It seemed sad to finally admit that this was something that wasn’t going to work, but for me it has been a change for the better.  The building we made cheese in has now turned into my new fibre studio.

Unlike my old room, this building has electricity, water, no dust or bugs eating the wood in the ceiling!  It is spacious and secure, with lots of room for all my stuff.  Because it has electricity I have also expanded my wood working tools so that I can make looms, drop spindles and other woody things, like buttons.  I will post pictures soon of my new studio when it is organised.

So back to the buttons.  Last year when the trees fell down behind our house, they broke the top off one of the flowering trees.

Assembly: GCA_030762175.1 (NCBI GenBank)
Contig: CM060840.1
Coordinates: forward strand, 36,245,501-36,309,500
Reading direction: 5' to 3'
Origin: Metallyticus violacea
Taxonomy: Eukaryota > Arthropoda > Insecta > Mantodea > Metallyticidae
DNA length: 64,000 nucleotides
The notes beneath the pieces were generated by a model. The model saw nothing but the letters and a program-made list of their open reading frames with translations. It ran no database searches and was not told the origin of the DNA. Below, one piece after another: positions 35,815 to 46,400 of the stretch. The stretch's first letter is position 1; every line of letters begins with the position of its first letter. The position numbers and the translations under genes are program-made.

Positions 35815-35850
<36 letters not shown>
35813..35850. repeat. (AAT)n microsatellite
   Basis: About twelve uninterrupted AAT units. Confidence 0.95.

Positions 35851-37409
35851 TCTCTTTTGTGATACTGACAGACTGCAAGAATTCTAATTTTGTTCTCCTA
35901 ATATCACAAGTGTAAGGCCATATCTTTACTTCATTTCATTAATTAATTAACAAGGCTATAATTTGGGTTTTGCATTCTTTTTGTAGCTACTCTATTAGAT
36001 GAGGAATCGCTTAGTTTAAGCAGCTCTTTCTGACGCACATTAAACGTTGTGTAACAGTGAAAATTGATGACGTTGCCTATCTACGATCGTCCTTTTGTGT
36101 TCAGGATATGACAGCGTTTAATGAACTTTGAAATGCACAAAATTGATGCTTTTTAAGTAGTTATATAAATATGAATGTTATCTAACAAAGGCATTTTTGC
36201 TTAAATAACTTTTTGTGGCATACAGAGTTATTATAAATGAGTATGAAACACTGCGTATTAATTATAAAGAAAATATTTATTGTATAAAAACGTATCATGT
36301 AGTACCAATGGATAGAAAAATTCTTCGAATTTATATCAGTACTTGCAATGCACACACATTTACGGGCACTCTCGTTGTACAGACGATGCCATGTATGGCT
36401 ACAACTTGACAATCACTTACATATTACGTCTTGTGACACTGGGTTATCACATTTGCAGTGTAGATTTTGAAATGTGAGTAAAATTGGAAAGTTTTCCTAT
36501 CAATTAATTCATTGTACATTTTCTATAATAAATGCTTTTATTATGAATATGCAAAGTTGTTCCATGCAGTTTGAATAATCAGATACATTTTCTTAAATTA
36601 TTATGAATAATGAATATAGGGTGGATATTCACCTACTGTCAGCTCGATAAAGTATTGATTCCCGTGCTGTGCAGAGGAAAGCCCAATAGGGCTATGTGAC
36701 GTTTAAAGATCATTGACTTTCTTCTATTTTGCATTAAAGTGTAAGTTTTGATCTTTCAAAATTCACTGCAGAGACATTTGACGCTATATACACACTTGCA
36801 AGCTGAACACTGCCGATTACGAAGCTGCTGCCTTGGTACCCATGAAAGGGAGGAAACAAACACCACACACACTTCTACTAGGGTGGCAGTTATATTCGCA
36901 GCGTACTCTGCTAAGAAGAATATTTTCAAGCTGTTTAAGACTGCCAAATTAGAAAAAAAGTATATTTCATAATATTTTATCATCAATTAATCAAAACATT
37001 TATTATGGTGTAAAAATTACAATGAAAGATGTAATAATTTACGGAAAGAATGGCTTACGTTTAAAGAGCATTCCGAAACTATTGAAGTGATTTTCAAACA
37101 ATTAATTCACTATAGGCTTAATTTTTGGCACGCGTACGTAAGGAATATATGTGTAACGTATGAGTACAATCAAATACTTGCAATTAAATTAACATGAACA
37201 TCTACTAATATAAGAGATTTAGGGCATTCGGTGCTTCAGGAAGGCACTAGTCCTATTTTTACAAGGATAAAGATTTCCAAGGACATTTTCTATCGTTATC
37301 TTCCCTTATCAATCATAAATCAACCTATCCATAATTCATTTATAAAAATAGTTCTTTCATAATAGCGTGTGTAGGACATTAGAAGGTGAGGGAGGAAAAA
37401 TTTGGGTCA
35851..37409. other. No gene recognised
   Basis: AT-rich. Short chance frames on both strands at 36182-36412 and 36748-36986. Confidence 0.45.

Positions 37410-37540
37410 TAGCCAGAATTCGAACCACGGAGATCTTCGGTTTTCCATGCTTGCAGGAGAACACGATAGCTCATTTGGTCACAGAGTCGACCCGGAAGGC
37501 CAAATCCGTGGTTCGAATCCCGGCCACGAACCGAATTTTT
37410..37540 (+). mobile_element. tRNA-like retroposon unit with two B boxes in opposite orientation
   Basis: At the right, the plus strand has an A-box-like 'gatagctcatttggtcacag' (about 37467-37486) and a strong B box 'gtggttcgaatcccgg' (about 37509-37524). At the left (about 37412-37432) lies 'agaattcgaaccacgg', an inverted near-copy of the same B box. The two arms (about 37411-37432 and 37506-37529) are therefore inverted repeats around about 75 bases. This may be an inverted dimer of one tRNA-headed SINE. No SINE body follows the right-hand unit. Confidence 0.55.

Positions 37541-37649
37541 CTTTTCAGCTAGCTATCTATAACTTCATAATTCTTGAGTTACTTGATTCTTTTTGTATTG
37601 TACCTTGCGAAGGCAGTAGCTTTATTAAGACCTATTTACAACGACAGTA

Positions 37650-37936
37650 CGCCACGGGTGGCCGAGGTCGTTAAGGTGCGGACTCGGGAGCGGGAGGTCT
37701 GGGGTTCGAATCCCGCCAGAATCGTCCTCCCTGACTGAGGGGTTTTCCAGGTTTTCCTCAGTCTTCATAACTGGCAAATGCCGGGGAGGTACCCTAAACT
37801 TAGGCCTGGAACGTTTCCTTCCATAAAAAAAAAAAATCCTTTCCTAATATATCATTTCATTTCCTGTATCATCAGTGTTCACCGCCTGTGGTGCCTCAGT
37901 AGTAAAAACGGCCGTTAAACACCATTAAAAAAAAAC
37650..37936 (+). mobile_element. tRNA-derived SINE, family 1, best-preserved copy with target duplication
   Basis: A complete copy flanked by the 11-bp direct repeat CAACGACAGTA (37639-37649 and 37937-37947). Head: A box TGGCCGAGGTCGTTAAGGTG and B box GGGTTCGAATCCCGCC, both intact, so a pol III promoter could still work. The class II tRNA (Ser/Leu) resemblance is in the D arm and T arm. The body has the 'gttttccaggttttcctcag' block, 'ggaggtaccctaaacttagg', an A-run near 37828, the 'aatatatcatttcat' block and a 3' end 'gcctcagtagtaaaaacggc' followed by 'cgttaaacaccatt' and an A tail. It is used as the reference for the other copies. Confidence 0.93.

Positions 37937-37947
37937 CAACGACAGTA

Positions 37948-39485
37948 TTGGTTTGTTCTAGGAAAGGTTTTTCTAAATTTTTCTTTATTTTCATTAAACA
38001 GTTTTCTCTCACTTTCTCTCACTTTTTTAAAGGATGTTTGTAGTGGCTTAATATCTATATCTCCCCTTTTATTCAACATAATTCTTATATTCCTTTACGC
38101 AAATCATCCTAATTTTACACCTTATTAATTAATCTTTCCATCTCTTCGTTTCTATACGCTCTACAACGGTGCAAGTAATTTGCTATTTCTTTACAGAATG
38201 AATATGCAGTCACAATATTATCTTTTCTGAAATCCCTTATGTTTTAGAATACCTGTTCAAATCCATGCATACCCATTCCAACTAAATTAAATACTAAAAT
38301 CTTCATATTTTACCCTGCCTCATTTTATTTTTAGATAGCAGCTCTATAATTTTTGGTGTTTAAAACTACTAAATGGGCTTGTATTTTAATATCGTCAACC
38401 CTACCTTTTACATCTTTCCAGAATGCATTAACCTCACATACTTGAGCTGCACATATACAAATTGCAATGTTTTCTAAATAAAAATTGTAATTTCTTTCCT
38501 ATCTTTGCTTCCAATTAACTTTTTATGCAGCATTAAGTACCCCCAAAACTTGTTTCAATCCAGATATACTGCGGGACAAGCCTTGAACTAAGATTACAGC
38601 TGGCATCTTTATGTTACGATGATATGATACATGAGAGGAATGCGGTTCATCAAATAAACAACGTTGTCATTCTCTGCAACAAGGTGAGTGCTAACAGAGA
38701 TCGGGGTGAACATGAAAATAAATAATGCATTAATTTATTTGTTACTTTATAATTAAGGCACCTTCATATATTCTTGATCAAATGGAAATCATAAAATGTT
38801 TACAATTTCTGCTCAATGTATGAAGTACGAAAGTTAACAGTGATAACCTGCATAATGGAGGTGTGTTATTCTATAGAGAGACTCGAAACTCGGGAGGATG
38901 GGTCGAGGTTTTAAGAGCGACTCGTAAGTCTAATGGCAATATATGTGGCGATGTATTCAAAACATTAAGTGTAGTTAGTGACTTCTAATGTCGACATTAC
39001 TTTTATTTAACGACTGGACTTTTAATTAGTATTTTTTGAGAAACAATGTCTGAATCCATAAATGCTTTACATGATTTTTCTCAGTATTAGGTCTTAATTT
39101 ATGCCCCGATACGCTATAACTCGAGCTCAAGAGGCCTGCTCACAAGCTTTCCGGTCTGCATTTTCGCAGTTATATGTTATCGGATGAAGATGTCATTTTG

Branches of different sizes were cut and some were left under the tree.

I collected some of this wood and cut it into disks to make buttons.  The wood is quite hard and I was very happy with the results.

I know it is a cliché, but beautiful things can be made from waste, and new beginnings can come from sad endings.

Deep winter

Well, it is very cold, but no rain or snow, and very sunny, so it does not really feel like winter.  However, this past week we have had nights with frost and actual ice on the window’s of the car!  Frost is rare for where we live and can cause damage to local crops that are accustomed to milder weather.

Last night in the middle of this polar wave and dusting of frost two lambs were born.  The mother is the ewe I sheared earlier in the year and it is her wool that I have been spinning and weaving.

The picture is not very good, I didn’t want to upset her while the lambs were sleeping.  And since they appear more wrinkled than cute I will give them a few days before I take more pictures.